Time & Location: decided at kick-off and via Doodle, indicatively end of March-beginning April
Teacher: Dr Volha Petukhova
Registration in LSF
Suitable for: Bachelor CoLi, CS
Pragmatics as a branch of linguistics can be characterized as the study of language use in context and concerns with interpretation of utterance meaning in context. Computational pragmatics is pragmatics with computational means, which include models of dialogue management processes, collections of language use data, annotation schemes and software tools for corpus creation, process models of language generation and interpretation, context representations, and inference methods for context-dependent utterance generation and interpretation processes. Work on computational pragmatics often takes place within research on dialogue systems.
In this proseminar, we will learn how to perform research in computational pragmatics: (1) understand how to compute pragmatic meaning; (2) study the mechanisms underlying the main pragmatic inferences and aspects of pragmatic meaning; (3) discuss algorithms that enable the use of theoretical concepts in practical applications. Focus will be put on computational dialogue modelling for dialogue system design.
Seminar meetings will take in March-April. After paper selection/assignment, each student will give a presentation on a selected topic (30 minutes + 10 minutes questions): dry-runs (ungraded) and final (graded). At the end of the course, each student has to prepare a short report (about 10 pages) and hand it for grading.
Grading: 40% based on the talk, 20% based on discussion participation and assignments; 40% based on the report
TOPICS and SUGGESTED PAPERS
Situating Computational Pragmatics
Introduction slides: in Teams
- Bunt, Harry (2015) Computational Pragmatics. Chapter 19, Oxford Handbook of Pragmatics, Yan Huang, editor. Oxford University Press.
- Bunt, Harry and William Black (2000) The ABC of Computational Pragmatics. In Harry Bunt and William Black (eds.) Abduction, Belief and Context in Dialogue. Studies in Computational Pragmatics. Amsterdam: Benjamins, pp. 1-46. Shared at ResearchGate
- Jurafsky, Daniel, and James H. Martin. 2009. Speech and language processing: An introduction to natural language processing, speech recognition, and computational linguistics. Chapters 24 & 25 of the online 3rd edition draft.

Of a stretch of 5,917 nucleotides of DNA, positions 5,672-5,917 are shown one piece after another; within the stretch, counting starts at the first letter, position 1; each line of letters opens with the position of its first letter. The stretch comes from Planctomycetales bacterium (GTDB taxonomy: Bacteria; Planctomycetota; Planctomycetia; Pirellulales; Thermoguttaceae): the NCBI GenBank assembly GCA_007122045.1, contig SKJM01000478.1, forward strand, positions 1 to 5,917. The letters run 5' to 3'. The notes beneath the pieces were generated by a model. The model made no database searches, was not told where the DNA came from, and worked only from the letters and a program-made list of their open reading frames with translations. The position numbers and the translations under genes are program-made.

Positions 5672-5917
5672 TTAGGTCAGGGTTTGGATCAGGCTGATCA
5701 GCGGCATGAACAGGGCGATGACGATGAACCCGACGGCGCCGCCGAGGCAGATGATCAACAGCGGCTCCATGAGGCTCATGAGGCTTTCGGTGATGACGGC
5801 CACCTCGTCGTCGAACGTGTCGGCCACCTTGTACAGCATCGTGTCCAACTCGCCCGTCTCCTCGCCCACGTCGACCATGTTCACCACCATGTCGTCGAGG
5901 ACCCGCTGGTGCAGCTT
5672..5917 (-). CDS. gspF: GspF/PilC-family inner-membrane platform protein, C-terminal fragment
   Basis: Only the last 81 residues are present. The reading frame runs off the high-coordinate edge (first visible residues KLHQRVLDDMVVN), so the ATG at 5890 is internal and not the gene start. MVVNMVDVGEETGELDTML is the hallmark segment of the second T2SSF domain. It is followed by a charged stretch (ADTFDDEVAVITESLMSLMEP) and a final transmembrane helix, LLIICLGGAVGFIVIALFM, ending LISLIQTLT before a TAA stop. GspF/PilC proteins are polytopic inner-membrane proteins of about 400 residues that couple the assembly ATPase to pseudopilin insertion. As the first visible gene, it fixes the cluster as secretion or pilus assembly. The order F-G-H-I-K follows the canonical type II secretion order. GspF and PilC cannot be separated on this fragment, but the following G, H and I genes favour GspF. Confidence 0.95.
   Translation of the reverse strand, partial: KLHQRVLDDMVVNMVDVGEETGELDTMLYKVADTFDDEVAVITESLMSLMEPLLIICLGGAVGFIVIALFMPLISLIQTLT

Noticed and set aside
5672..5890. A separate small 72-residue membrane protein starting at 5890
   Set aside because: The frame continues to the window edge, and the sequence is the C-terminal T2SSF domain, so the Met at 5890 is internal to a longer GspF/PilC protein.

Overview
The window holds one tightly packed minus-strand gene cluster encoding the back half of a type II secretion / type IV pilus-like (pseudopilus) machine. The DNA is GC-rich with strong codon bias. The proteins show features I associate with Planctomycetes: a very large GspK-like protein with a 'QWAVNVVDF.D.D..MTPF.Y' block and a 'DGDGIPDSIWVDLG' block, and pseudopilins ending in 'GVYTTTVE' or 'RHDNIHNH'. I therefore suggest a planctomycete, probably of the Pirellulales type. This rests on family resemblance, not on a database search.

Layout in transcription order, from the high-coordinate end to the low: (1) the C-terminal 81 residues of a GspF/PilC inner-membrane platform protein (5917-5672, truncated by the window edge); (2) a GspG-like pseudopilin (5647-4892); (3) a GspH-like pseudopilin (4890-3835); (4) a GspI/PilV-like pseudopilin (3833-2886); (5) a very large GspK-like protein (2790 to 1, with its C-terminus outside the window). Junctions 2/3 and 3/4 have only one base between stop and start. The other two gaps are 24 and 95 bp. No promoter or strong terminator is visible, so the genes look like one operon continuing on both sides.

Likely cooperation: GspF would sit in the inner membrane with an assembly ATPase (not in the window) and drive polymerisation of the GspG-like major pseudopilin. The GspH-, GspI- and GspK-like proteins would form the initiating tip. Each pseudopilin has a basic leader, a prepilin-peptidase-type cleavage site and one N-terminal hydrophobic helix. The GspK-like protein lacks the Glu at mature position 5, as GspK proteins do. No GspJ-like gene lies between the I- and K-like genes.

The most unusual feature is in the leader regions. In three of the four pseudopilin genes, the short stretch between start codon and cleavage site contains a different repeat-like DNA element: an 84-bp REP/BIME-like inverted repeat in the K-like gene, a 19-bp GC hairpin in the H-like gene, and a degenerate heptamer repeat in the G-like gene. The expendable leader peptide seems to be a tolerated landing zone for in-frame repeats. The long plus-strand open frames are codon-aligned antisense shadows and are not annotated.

1. Dialogue Interaction and Conversational Analysis
- Adjacency pairs: Schegloff, E. (1968). Sequencing in conversational openings. American Anthropologist, 70:1075–1095
- Turn-taking behavior: Sacks, H., Schegloff, E., and Jefferson, G. (1974). A simplest systematics for the organization of turn-taking for conversation. Language, 50(4):696–735
2. Activity-Based Approach to Pragmatics
- Searle, J. (1975a). The structure of illocutionary acts. University of Minesota Press.
- Searle, J. (1975b). A taxonomy of illocutionary acts. University of Minesota Press.
- Allwood, J. (1977). A critical look at speech act theory. Logic, Pragmatics and Grammar, pages 53–69.
- Allwood, J. (2000). An activity-based approach to pragmatics. Abduction, Belief and Context in Dialogue, pages 47–81.
- Bunt, H. (2000). Dialogue pragmatics and context specification. In Bunt, H. and Black, W., editors, Abduction, Belief and Context in Dialogue; studies in computational pragmatics, pages 81–105. John Benjamins, Amsterdam.
3. Dialogue Acts and Context
- Harry Bunt (2011). Interpretation and generation of dialogue with multidimensional context models. In: A. Esposito (ed.) (Toward Autonomous, Adaptive, and Context-Aware Multimedia Interfaces: Theoretical and Practical Issues. Berlin: Springer 2011, pp. 214-242
- Harry Bunt(2011). The Semantics of Dialogue Acts. In Proceedings 9th International Conference on Computational Semantics (IWCS 2011), Oxford, UK January 12-14, 2011, pp. 1-14.
4. Feedback and Grounding
- Allwood, J., Nivre, J., and E, A. (1993). On the semantics and pragmatics of linguistic feedback. Journal of Semantics, 9-1:1–26